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Bobcat relocated after it kills dozens of animals at Tucson petting zoo

Updated: Feb. 9, 2021 at 6:52 PM MST
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TUCSON, Ariz. (KOLD News 13) - A surprise visitor went on the attack at a Tucson petting zoo, leaving more than a dozen animals dead.

Kenneth MacNeil, the owner of the Tucson Petting Zoo and Funny Foot Farm, said when he arrived at work, he found 18 chickens, two ducks and a lamb dead.

“The fences are considered no-climb fences, but unfortunately bobcats can make it over it,” MacNeil said. “I wasn’t mad at the bobcat because he belongs here more than we do.”

MacNeil said he immediately began making changes to the farm to better protect the animals, but when the bobcat returned night after night, he called Marc Hammond with Animal Experts Wildlife Services.

“My first thought is how am I going to catch this bobcat? This bobcat can come back and it get whatever he wants to get rabbits, chickens, egrets, anything that he wants,” Hammond said. “Why is it going to want to go into a live trap when it can go anywhere?

Hammond said he used every lure he had and two days later, it worked.

“We are conservationists, but then again we have to put safety first. So, if we feel it is a situation that we have to trap this bobcat and relocate it to a nice area that is away from residential, commercial and industrial areas, we will do it,” Hammond said.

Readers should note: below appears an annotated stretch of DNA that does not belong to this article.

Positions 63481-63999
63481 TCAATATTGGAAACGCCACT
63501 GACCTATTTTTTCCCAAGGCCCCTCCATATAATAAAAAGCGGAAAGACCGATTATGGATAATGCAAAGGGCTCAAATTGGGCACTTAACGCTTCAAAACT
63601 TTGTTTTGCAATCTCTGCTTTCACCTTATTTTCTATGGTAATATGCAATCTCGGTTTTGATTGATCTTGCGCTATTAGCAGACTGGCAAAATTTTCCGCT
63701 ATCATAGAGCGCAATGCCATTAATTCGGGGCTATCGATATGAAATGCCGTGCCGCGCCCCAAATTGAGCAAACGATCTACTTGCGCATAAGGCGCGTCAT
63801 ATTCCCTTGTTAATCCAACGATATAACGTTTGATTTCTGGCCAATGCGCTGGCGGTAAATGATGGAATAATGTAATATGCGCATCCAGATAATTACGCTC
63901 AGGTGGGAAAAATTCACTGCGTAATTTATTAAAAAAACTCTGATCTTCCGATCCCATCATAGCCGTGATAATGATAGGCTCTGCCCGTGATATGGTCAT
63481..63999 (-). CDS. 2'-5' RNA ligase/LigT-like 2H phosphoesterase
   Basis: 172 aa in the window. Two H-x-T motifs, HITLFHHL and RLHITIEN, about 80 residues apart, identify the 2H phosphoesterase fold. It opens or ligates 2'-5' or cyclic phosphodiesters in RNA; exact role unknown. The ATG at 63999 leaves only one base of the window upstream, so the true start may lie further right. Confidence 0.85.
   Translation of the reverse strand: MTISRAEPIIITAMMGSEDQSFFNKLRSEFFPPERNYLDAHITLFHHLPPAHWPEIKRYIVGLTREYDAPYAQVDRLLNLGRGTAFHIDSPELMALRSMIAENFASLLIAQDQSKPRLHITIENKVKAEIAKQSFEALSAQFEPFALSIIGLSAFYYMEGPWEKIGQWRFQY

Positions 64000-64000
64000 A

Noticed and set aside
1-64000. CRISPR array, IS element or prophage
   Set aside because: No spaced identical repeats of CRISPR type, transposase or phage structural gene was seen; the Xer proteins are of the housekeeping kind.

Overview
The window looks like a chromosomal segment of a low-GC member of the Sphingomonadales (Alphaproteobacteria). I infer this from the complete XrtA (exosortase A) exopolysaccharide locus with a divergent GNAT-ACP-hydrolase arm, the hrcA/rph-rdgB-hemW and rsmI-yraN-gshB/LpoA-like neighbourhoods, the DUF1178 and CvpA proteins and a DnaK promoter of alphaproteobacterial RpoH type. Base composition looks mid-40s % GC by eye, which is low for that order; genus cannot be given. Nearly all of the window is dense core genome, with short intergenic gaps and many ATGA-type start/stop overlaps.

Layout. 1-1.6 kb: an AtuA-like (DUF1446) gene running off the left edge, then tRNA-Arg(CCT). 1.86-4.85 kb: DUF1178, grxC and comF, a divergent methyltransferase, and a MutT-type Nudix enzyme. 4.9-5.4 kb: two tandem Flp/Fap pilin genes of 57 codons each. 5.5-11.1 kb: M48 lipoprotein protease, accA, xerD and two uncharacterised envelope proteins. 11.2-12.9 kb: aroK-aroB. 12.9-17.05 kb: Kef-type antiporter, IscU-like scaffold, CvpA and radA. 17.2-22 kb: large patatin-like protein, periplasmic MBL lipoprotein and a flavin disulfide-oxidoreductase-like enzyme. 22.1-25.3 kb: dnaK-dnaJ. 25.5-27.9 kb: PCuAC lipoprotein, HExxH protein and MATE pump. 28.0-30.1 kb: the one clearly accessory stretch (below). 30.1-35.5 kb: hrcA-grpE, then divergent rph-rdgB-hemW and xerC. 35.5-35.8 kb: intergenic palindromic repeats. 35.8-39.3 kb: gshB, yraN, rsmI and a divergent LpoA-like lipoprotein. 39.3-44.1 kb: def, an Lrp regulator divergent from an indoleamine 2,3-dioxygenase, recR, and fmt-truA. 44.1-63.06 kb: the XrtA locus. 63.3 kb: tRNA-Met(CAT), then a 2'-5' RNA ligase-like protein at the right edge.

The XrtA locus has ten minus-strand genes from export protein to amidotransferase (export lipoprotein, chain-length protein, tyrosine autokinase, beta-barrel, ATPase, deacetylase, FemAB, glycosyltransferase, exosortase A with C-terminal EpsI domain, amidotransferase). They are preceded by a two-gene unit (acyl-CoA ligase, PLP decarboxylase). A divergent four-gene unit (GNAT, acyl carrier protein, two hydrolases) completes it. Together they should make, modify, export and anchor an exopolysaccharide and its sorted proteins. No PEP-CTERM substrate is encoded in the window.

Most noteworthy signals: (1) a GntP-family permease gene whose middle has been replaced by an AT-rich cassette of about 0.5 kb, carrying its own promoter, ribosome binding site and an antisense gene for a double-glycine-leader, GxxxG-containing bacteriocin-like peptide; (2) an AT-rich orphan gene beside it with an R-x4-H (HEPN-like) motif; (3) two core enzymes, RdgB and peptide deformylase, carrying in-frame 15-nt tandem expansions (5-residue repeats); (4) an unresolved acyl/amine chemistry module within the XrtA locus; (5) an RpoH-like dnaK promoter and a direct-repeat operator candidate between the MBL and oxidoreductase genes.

Hammond said he safely trapped the bobcat and relocated it roughly 40 miles from Tucson near a water source, but away from people.

MacNeil opened the farm about three years ago in a developed area not far from Interstate 10. He said predators have not been a problem until recently.

MacNeil said he has seen an increase in wildlife since the beginning of the I-10/Ruthrauff project that has closed down roads in the area.

MacNeil believes animals may be crossing over from the Santa Cruz River on the side of the highway.

MacNeil said he is thankful the majority of his animals survived and with recent sightings of bobcats and coyotes, he will have to continue to make the changes necessary to keep his animals safe.

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